Tudball and Walsh, JJ.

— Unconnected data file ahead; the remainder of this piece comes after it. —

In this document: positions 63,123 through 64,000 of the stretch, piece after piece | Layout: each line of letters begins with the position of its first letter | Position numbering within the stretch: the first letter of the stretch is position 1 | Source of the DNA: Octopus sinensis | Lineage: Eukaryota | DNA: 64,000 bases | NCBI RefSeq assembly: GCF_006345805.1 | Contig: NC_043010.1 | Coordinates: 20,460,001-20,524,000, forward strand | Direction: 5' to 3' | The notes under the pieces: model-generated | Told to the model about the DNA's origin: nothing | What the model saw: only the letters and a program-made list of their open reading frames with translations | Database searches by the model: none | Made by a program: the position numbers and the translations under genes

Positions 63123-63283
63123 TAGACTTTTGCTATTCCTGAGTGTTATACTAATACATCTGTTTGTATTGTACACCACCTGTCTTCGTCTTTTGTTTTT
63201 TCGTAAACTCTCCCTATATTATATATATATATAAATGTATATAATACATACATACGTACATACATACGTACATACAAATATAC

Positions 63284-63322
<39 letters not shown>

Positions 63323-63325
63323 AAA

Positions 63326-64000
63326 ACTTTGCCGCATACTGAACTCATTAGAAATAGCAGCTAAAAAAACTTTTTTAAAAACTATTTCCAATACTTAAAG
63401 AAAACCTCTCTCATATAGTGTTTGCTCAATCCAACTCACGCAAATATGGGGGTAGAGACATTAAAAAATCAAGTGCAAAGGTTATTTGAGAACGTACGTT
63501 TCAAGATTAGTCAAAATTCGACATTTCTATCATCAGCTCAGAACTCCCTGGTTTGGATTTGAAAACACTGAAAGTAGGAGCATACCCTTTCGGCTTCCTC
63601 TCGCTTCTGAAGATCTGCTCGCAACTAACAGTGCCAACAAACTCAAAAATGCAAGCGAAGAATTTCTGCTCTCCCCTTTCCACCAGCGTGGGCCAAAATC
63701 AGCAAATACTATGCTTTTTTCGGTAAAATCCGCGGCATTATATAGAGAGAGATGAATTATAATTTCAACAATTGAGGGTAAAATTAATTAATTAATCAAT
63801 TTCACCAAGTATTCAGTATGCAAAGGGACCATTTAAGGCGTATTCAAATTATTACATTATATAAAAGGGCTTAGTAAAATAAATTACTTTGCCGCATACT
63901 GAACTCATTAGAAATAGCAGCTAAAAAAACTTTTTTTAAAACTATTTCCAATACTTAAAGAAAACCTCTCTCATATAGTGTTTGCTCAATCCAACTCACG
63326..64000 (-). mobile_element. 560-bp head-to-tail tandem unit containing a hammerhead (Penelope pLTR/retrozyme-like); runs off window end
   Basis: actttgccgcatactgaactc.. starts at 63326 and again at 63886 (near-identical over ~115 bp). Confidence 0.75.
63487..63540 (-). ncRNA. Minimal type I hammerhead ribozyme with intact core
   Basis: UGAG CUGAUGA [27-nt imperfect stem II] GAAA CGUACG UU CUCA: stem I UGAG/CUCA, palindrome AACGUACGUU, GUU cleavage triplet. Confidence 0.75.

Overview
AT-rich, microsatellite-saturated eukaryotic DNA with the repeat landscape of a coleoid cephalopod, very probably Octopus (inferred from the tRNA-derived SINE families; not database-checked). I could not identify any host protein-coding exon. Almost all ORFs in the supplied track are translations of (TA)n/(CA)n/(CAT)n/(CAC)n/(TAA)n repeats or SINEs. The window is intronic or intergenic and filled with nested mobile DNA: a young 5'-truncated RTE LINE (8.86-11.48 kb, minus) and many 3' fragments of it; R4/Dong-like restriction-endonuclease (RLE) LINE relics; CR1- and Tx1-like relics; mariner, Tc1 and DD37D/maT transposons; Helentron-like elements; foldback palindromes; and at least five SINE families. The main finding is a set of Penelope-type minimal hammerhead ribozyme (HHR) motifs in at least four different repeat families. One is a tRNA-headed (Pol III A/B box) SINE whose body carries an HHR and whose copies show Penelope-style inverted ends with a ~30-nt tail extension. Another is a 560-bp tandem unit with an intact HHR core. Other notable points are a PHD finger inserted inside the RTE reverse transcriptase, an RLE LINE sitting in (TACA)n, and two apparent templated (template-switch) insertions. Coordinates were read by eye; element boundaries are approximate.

1. This is the defendants' appeal arising out of a suit for redemption. The mortgage-deed is dated Miti Asadh Badi 7th, Sambat 1918, corresponding with the 29th of June, 1861. It was for a term of five years certain and it was an agriculturist's mortgage, in which the parties laid down a condition that the right to redeem should he exercised only in the month of Jeth of any year. The courts below have decreed the suit. The defendants raised a plea that the plaintiff had made no payment or offer of payment before bringing his suit. The plaintiff in paragraph 5 of the plaint stated that on the 18th of June, 1913, he had expressed his readiness to redeem the property and offered to pay the mortgage money to the defendants, but the Litter declined to allow redemption. In paragraph 6 of the plaint he stated that the cause of action had 'accrued to him on the 18th of June, 1913, the date of the mortgagee's refusal. The courts below have found as a fact that the plaintiff had not made any tender of the mortgage money at anytime to the mortgagees, but in spite of that they proceeded to give the plaintiff a decree allowing redemption of the mortgaged property in the month of Jeth following the date of the decree. The defendants have appealed, and the plea raised on their behalf is that in view of the fact that the plaintiff had at no time offered to pay the mortgage debt prior to the institution of the suit he had no cause of action and the suit ought to have been dismissed. Reliance is placed on the ruling in Bansi v. Girdhari Lal Weekly Notes 1894 p. 143. The two cases are parallel. In that case, as in the present, there was an agricultural mortgage and the parties had laid it down in clear terms that the mortgage was redeemable only in the month of Jeth. It is unnecessary to give the reasons why such a term is entered in this class of mortgage. Section 60 of the Transfer of Property Act lays down what a right of redemption is. It clearly shows that the right to recover possession does not arise until the mortgagor has at the proper time and place paid or tendered the mortgage money it is contended that this section was not in force at the date of the mortgage, and that the principles of justice, equity and good conscience should be employed for the decision of this case. This would seem to be an argument that Section 60 of the Transfer of Property Act is not based on principles of justice, equity and good conscience. It clearly is based on such principles, and it seems even as a matter of business or common sense that a mortgagor has no right to institute a suit for redemption, unless and until he has tendered to the mortgagee the debt due to the latter, or at least the amount which he considers to be due to the latter, The point before us is clearly covered by the decision in Bansi v. Girdliar Lal Weekly Notes 1894 p. 143, which was subsequently followed by this Court in Hafiz Muhammad Abdul Rahim v. Lala Tulshi Prasad S.A. No. 1721 of 1903. The facts of both these cases are like those of the present case. It is clear, therefore, that the plaintiff's suit was brought without any cause of action and ought to have been dismissed. We, therefore, allow this appeal, pet aside the decrees of both the courts below and dismiss the plaintiff's suit with costs in all courts.